Property developer convicted for tax fraud



The mastermind behind an ambitious film tax scam was the bankrupt property developer Bashar Issa.

Mr Issa, now based in London, was behind several property schemes in Manchester. He could face jail for his part in the £2.8m fraud which involved hastily shooting a film after being investigated by HM Revenue and Customs.

He was chief executive of BS Construction, BS Development and Issa Developments, all of which went into administration in May and July 2008 owing a combined £44.5m to the banks. He was declared bankrupt in 2009.

In Manchester he was responsible for the partially built Issa Quay which is now a 12-storey serviced apartment block on Dale Street and the foundations for a 21-storey residential Sarah Tower on Lena Street, which is now a Premier Inn hotel.

He also put up the steel frame for the mixed-use Sarah Point on Great Ancoats Street. The Homes and Communities Agency is currently working with UK Land and Property to complete the project. Mr Issa also bought the Statler Towers in Buffalo, New York and pledged to build the city’s tallest skyscraper.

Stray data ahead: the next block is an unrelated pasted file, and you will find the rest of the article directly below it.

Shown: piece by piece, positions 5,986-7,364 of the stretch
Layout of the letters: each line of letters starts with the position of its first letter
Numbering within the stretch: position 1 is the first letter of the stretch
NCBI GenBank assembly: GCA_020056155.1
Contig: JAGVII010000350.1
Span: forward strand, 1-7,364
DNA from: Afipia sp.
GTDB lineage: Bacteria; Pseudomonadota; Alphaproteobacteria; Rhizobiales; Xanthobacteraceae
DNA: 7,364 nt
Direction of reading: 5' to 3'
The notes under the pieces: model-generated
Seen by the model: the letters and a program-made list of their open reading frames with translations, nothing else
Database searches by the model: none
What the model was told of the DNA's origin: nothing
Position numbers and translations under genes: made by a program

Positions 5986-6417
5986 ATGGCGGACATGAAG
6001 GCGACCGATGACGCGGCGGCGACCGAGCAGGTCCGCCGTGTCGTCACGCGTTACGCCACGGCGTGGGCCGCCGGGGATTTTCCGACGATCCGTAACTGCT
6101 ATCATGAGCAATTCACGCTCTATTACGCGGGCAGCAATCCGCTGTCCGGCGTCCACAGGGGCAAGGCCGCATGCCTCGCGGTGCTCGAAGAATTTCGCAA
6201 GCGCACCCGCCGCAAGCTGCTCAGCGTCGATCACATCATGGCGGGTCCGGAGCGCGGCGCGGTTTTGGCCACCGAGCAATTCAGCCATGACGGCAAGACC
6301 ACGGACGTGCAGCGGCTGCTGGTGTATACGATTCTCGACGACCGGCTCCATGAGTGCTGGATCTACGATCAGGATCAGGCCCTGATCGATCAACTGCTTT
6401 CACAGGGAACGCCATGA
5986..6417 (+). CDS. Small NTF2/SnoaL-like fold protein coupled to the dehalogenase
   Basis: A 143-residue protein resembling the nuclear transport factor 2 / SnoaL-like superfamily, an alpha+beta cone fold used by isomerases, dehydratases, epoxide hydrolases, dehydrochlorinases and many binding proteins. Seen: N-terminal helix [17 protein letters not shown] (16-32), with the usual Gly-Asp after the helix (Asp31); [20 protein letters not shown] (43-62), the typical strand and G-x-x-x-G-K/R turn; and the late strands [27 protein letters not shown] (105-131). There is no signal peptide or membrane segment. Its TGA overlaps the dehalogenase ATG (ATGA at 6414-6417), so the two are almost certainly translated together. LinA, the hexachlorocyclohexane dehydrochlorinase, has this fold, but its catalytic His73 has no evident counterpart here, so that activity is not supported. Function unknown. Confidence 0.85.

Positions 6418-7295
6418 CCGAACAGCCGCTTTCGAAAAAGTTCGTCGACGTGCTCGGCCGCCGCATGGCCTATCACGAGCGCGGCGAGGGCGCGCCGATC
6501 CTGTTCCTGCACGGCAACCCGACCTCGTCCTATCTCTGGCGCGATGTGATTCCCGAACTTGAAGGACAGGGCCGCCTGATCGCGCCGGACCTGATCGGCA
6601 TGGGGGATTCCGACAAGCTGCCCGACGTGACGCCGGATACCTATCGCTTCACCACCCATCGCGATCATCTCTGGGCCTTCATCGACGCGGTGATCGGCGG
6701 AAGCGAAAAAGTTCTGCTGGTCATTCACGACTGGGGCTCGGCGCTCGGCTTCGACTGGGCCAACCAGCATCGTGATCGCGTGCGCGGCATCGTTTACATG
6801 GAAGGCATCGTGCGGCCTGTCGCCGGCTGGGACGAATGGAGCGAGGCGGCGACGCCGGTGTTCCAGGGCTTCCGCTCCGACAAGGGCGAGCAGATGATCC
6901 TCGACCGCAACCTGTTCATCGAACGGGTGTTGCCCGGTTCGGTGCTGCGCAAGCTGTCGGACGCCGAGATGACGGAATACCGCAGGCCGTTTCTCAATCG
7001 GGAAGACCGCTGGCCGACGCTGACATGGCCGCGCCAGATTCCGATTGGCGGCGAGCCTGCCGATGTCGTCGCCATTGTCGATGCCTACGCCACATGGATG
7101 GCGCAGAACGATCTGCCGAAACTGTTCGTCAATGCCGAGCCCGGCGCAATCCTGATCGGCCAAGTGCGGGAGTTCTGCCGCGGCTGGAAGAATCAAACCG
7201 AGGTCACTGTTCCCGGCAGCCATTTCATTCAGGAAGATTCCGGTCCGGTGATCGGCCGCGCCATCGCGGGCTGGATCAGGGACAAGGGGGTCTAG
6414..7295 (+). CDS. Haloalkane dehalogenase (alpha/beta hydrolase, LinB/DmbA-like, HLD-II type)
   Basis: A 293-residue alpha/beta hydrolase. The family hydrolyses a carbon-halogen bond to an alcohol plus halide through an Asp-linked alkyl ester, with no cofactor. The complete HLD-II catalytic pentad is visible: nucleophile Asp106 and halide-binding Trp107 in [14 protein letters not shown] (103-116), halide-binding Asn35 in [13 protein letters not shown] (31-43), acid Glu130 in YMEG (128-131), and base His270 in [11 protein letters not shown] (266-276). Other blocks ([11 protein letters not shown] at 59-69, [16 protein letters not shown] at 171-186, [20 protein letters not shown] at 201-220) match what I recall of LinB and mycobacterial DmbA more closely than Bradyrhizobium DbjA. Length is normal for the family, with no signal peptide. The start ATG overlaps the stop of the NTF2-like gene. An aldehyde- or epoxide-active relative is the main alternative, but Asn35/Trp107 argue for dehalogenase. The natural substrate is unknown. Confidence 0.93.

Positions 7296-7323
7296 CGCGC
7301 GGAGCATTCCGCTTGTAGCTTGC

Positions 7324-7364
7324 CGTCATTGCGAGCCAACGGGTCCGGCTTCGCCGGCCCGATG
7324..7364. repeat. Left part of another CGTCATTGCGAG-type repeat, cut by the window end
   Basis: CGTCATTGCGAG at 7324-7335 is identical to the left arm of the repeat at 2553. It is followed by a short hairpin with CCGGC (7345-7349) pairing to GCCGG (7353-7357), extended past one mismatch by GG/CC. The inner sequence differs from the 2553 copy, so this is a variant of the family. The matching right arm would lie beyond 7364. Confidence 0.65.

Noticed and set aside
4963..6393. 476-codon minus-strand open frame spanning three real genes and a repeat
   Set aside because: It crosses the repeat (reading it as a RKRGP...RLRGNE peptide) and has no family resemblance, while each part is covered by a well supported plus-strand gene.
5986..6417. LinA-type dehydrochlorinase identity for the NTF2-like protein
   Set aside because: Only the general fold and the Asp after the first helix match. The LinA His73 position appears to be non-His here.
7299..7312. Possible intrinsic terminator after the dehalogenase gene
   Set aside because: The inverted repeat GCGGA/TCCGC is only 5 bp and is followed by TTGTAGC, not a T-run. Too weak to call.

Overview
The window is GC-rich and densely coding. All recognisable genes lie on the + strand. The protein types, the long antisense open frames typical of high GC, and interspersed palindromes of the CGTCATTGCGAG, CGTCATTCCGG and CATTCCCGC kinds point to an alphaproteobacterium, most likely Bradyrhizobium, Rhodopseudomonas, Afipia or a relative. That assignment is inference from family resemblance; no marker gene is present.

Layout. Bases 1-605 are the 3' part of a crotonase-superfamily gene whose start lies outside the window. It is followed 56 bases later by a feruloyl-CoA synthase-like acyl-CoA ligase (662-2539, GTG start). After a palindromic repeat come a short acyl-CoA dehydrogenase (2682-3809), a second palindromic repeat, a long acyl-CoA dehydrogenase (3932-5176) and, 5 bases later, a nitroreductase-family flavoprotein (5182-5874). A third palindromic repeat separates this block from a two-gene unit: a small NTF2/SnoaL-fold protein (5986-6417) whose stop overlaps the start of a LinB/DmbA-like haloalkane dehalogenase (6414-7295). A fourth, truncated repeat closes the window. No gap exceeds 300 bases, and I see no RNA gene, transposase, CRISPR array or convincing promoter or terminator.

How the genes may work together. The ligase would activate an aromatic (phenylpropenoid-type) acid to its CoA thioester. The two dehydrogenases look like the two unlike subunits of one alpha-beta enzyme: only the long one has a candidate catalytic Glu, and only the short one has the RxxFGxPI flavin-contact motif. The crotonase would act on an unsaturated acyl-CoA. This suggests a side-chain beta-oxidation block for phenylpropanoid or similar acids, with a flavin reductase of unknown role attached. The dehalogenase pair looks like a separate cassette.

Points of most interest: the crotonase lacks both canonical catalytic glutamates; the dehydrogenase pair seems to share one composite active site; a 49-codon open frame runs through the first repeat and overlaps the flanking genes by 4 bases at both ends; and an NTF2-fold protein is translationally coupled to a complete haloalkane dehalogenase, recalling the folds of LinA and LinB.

Born in Kuwait to Iraqi parents, Mr Issa enjoyed a high-rolling lifestyle with connections at the highest level. After the Gulf War he claimed to have spent a week discussing regeneration schemes with the then President Jalal Talabani, and Prime Minister Nouri Al-Malaki.

HM Revenue and Customs (HMRC) investigators found that the film, A Landscape of Lies, was never intended for the big screen and was a sham production.

It said the real intent of the production company, which also included two men from Manchester, was to take £1.3m in film tax credits and defraud the tax man of £1.5m in VAT.

Mr Issa, now going by the name Al-Issa, was convicted in London this week along with Aoife Madden, of Northern Ireland, Tariq Hassan, of Essex, Ian Sherwood and Osama Al Baghdady, both of Manchester.

They told auditors their company, Evolved Pictures, had a budget of over £19m provided by a Jordanian company to produce a blockbuster film in the UK.

During checks HMRC found that the work had not been done and most of the suppliers and film studios had never heard of the gang. Evolved claimed a VAT repayment of £1.4m and made fraudulent tax credit claims of £256,385, while preparing to submit a further claim of £1.03m.

All five were convicted of conspiracy to cheat the public revenue in London this week and will be sentenced on March 25.